Emily Jacobs

Professional Information


Instructor, Harvard Medical School
BIRCWH K12 Women's Health Scholar, Brigham and Women's Hospital


PhD Neuroscience, UC Berkeley, 2010



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Additional Information


My long-standing research interests include understanding sex specific vulnerabilities and resiliencies in disorders of aging. My work focuses on understanding the role that gonadal hormones play in shaping prefrontal cortex (PFC) function and top-down cognitive control mechanisms in early aging, a period in which women transition through menopause and sex differences in aging emerge. Further, I am exploring whether leukocyte telomere length offers an early marker of age-related neural deficits and dementia risk, and the extent to which telomere length captures sex-specific aging trajectories given the role of sex steroid hormones in telomere dynamics. Using convergent techniques from cognitive neuroscience, neuroendocrinology, and genetics and collaborating closely with basic animal researchers and clinicians will be critical for developing a comprehensive understanding and model of the role ovarian hormones play in shaping prefrontal cortex (PFC) function over the life-course.


I completed a Ph.D. in Neuroscience from the University of California,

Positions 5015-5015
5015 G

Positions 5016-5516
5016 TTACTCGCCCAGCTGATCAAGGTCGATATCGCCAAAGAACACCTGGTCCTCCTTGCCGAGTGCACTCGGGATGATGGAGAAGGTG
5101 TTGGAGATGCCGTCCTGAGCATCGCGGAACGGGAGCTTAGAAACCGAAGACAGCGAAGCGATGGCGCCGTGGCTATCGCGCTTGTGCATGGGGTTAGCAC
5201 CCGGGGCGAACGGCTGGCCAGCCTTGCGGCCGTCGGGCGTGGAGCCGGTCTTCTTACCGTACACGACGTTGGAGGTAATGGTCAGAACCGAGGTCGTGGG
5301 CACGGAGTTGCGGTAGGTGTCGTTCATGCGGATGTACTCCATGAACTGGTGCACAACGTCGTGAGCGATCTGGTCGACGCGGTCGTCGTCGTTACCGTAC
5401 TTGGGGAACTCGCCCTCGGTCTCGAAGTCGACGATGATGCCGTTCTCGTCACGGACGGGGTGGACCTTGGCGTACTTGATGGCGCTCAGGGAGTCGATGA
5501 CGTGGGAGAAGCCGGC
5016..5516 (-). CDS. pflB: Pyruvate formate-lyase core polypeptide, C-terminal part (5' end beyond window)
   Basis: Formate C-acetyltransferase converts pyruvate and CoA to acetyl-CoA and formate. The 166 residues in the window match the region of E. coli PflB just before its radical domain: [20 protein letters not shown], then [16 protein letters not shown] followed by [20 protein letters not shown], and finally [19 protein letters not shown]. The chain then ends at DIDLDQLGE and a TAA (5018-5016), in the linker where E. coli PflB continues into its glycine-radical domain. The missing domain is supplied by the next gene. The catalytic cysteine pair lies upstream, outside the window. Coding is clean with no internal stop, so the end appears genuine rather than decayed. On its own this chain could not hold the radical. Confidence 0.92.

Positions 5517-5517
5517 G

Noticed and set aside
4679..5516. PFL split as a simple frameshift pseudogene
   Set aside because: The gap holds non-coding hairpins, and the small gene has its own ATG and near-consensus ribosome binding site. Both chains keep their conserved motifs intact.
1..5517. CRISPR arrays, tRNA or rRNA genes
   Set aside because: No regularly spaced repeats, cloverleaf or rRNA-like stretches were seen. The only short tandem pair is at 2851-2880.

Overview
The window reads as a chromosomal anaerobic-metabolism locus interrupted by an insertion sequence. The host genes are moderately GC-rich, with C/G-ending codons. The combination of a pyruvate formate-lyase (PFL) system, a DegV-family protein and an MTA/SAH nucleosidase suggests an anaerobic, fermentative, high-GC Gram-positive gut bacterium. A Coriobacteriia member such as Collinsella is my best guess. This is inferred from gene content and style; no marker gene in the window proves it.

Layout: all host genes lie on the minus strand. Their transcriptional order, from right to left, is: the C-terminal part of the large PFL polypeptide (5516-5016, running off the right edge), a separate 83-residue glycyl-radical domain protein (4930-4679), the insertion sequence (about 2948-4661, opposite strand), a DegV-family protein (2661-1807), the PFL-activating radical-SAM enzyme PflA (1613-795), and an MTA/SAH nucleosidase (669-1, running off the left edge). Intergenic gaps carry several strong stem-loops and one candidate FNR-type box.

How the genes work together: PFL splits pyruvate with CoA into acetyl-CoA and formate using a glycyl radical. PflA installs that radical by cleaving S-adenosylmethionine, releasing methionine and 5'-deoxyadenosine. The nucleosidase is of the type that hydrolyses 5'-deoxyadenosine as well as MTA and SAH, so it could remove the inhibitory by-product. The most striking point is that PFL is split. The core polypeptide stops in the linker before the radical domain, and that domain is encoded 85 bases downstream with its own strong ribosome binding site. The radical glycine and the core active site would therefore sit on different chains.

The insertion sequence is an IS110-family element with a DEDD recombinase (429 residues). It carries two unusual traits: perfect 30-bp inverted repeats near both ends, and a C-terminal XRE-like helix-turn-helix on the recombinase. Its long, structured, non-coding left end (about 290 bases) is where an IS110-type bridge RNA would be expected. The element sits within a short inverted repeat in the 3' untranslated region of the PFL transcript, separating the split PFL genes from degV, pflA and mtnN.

Berkeley in 2010 under the mentorship of Dr. Mark DEsposito, with support from
a National Science Foundation Graduate Research Fellowship. Using a multi-tier
approach, including fMRI, molecular PET imaging, neuroendocrinology, genetics
and behavior, I investigated the way endogenous fluctuations in estradiol
during a woman's menstrual cycle alters dopaminergic signaling, in turn impacting
PFC function. I then pursued a Robert Wood Johnson Foundation Health and
Society fellowship from 2010-2012. With Elissa Epel, Elizabeth Blackburn and
colleagues at UCSF we examined the impact of the APOE-e4 risk allele on neural and cellular aging (telomere attrition) in healthy, mid-life women and the parallel role of
hormone replacement therapy in buffering against telomere shortening. Now as junior
faculty at Harvard Medical School and a BIRCWH K12 Womens Health scholar under
the guidance of Dr. Jill Goldstein, I continue to investigate the role
of gonadal hormones in brain function, including the hormonal regulation of memory circuitry and fetal programming of the aging of
memory circuitry. Collaborators and co-mentors include Drs. Anne Klibanski
(endocrinology), Phil De Jager (aging genetics) and Jordan Smoller (psychiatric